Emails suggest PG&E broke rules, had cozy relationship with regulators

Byby Sergio Quintana KGO logo
Tuesday, October 7, 2014
Emails suggest PG&E may have broken the law and had cozy relationship with state regulators.

SAN FRANCISCO (KGO) -- A second batch of emails released in the last few weeks shows PG&E may have broken the rules. The emails also seem to illustrate a cozy relationship between the company and state regulators charged with keeping an eye on the utility.

As a result of the first batch of emails, the President of the California Public Utilities Commission recused himself from PG&E gas transmission rate proceedings and had his chief of staff resign.

Now, a second commissioner, Mike Florio, is implicated in this latest batch of emails. Florio is in several messages between former PG&E Vice President Brian Cherry and other PG&E staff members.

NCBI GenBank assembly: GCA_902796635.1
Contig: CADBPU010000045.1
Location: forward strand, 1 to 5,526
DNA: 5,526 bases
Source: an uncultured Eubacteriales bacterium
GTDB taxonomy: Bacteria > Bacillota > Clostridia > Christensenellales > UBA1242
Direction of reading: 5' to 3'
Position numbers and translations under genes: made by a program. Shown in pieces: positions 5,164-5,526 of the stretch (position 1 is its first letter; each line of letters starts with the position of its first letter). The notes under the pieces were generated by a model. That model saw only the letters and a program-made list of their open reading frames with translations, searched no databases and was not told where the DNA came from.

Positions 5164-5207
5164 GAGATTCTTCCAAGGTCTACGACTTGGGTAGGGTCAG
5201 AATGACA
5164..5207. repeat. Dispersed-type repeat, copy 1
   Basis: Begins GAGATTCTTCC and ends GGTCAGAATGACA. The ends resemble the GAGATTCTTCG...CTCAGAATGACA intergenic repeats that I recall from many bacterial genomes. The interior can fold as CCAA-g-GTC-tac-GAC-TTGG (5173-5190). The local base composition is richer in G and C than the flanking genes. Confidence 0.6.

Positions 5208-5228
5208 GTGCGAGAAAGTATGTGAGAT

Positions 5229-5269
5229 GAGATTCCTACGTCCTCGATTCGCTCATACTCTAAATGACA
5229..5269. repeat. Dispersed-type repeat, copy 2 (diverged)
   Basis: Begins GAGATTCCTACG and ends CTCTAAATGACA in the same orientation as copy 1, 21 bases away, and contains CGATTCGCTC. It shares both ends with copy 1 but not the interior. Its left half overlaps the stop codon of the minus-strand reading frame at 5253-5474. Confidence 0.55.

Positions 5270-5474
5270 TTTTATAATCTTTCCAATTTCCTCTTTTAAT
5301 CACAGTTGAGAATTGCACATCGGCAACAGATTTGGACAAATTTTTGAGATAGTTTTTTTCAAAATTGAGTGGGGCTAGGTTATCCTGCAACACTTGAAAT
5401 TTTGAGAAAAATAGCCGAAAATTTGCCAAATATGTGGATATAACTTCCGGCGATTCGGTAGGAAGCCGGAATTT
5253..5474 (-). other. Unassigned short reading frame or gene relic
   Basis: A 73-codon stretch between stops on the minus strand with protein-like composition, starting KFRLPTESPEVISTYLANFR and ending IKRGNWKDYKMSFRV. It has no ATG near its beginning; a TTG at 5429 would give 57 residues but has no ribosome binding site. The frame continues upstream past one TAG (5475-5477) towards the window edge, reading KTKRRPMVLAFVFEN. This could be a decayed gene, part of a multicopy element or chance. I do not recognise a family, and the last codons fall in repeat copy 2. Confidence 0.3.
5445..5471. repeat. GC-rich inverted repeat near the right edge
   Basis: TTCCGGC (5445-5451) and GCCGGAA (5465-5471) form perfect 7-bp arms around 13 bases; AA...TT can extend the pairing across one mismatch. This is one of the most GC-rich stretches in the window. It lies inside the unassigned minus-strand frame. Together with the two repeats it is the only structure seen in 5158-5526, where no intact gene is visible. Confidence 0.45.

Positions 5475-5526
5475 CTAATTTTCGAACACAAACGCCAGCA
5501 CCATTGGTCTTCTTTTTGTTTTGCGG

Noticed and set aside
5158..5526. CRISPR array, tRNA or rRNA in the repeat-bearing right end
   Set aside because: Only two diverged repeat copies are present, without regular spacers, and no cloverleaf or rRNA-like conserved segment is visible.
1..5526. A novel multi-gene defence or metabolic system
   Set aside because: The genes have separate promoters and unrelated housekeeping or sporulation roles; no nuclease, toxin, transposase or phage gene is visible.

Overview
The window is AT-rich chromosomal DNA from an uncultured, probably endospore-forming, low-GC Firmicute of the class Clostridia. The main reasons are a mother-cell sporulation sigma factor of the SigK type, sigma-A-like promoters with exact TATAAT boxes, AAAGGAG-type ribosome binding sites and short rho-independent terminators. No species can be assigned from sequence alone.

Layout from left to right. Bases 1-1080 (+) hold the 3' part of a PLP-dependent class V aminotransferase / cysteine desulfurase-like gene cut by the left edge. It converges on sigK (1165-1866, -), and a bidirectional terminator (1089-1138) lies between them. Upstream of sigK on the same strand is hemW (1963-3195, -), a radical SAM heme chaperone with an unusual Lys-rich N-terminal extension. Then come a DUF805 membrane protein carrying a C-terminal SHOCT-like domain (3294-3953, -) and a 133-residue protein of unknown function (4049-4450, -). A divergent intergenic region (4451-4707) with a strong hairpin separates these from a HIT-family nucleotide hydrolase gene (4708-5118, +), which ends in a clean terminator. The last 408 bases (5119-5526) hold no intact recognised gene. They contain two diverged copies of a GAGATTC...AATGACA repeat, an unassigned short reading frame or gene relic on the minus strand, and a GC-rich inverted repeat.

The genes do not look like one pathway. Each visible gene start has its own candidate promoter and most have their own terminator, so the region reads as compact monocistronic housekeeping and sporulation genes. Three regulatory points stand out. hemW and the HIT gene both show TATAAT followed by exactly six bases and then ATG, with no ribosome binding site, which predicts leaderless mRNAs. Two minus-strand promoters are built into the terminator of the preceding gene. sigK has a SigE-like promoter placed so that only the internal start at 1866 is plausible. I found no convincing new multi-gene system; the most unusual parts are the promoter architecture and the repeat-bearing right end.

Florio wrote to Cherry saying: "Dana Williamson from the Governor's office may be calling today to ask similar questions, so you should probably warn him... Nothing like trying to fix things the day before the meeting. Let sanity prevail."

Florio says he was trying to get information from PG&E to satisfy questions from officials in San Bruno and San Carlos.

"I think my biggest concern is that for people who don't know my history are going to think somehow I'm being buffaloed by PG&E and, in fact, I think my whole career has been one of not taking what PG&E says at face value," said Florio about the emails.

Cherry was released from the company last month because of these emails that seem to show a very cozy relationship between him and regulators.

Utilities are obligated to report all their communications with commissioners and these emails are part of a filing by the company, which suggest that it did not do that entirely.

This all comes as the commission is weighing more than a billion dollars in fines following the San Bruno disaster and response.